MARCH 28, 1940
NEW YORK, Wednesday—While I flew up to New York yesterday afternoon, I suddenly realized that it was March 26th, and that I had seen some rather remarkable figures on which the President had based a letter which he wrote to Chairman Hinckley of the Civil Aeronautics Authority. You probably heard this letter read over the radio. I corroborate the conclusions reached in my capacity as an ordinary traveller who has watched the cooperation between the personnel of the airlines and this federal government department.
It is another illustration of the fact that if people really want to work together, one can expect remarkable achievements. At 2:48 a.m. on Tuesday, March 26th, the airlines of the United States had carried during the twelve proceeding months two million passengers by air without a single fatal accident to passenger or employee. This is really a remarkable record and I think will prove the correctness of Chairman Hinckley's theory that, once you recognize the basic limitations of flight, air transportation can be really the safest kind of transport.
From my point of view, we should always have the best of airplanes, constantly kept in order; the best of pilots; and obedience to the safety rules laid down, even when tempted by circumstances to take just a slight risk. I am delighted to take this opportunity to congratulate all the officials and personnel of our commercial airlines which have made such an enviable record this year.
Another branch of the Government which has been much in my thoughts is the Social Security Board. I imagine that many of you have been interested in the families of the poor miners who were killed in the St. Clairesville, Ohio, tragedy. Seventy-two out of the 74 missing miners were fully insured under the Social Security Act. Two have not yet been identified. Fifty-seven applications have been received by the board, 42 for monthly benefits. Of these, 41 were widows and 85 children were included in these families. Only one claim was for a parent. There were 15 lump sum payments, 11 to widows with 3 children and 4 to parents. These monthly payments range from $20 to $60, and 17 of the claims have been fully developed and ready to pay. The operation of the Social Security Act makes me truly grateful.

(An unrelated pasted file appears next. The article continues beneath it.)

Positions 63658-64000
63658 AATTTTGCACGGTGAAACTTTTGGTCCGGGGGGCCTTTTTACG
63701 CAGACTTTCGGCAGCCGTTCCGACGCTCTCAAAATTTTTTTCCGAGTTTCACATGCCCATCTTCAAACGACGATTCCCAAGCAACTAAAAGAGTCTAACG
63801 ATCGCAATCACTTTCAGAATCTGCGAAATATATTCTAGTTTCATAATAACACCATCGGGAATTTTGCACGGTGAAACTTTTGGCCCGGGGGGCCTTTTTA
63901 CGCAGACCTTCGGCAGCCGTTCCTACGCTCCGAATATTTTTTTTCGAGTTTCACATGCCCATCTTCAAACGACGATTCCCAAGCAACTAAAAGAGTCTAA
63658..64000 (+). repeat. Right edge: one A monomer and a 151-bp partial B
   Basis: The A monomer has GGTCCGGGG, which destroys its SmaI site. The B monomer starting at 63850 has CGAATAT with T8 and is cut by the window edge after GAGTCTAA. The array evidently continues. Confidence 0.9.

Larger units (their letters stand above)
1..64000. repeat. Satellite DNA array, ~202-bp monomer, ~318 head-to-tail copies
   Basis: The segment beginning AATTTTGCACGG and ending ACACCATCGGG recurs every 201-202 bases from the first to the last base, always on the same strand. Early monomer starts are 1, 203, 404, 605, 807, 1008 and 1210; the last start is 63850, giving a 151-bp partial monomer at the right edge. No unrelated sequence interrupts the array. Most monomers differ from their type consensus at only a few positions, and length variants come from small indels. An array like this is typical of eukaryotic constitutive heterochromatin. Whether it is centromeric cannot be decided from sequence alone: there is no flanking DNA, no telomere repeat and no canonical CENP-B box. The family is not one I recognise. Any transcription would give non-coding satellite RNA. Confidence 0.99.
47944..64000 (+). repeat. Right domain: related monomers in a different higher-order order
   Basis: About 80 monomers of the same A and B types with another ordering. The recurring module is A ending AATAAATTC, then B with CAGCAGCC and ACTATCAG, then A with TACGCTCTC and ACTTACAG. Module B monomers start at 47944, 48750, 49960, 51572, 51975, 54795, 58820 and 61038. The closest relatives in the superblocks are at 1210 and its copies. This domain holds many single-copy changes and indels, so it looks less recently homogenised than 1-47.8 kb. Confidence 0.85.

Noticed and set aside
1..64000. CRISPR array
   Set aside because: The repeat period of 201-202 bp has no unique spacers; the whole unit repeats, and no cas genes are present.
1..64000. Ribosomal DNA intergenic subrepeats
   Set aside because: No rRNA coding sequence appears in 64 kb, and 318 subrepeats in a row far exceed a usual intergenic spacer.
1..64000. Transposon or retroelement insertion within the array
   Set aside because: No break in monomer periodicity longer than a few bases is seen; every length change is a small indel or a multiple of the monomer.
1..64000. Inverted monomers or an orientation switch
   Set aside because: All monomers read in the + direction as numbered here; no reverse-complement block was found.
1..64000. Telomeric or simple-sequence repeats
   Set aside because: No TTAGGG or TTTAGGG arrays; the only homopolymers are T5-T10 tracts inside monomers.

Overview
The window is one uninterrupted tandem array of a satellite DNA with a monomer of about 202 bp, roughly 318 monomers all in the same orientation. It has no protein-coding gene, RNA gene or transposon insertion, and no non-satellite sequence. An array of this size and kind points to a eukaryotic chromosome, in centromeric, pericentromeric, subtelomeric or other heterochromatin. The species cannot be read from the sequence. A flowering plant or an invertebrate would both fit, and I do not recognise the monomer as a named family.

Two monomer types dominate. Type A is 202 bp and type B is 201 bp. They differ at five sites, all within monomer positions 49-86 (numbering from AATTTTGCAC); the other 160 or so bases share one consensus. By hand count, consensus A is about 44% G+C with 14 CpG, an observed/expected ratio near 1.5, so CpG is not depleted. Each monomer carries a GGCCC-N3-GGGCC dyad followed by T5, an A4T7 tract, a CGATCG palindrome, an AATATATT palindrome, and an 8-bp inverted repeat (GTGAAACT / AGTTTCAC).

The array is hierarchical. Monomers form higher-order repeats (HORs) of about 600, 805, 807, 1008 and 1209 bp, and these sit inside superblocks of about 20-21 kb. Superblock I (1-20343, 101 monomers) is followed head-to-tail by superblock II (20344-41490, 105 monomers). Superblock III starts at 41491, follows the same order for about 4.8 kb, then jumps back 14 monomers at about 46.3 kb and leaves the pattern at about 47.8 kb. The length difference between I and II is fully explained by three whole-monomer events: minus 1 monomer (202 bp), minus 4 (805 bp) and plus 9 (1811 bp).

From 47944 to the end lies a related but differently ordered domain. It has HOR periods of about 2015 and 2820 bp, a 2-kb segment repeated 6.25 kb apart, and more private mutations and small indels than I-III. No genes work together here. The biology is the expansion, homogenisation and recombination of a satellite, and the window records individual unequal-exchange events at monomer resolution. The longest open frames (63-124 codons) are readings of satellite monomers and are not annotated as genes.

I am leaving for Seattle, Wash., at noon today. Miss Thompson left Washington by train last night. We will be in Chicago together for a few hours of rest this afternoon and then, all through the night, I shall be flying across the continent. This is always a fascinating experince and the goal at the other end is a happy one, for I plan to be with my Seattle family.
(COPYRIGHT, 1940, BY UNITED FEATURE SYNDICATE, INC.)
Names Mentioned or Referenced
- [ index ] New York (N.Y., United States)
About this document
My Day by Eleanor Roosevelt, March 28, 1940
Digital edition created by The Eleanor Roosevelt Papers Project The George Washington University Old Main Building, Suite 406 1951 F Street, NW Washington, DC 20052
- Brick, Christopher (Editor)
- Regenhardt, Christy (Associate Editor)
- Black, Allida M. (Editor)
- Binker, Mary Jo (Associate Editor)
- Alhambra, Christopher C. (Electronic Text Editor)
Digital edition published 2008, 2017 by
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Available under licence from the Estate of Anna Eleanor Roosevelt.
Published with permission from the Estate of Anna Eleanor Roosevelt.
MEP edition publlished on 2008-06-30
TEI-P5 edition published on 2017-04-28
Transcription created from a photocopy of a UFS wire copy of a My Day column instance
archived at the Franklin D. Roosevelt Library.
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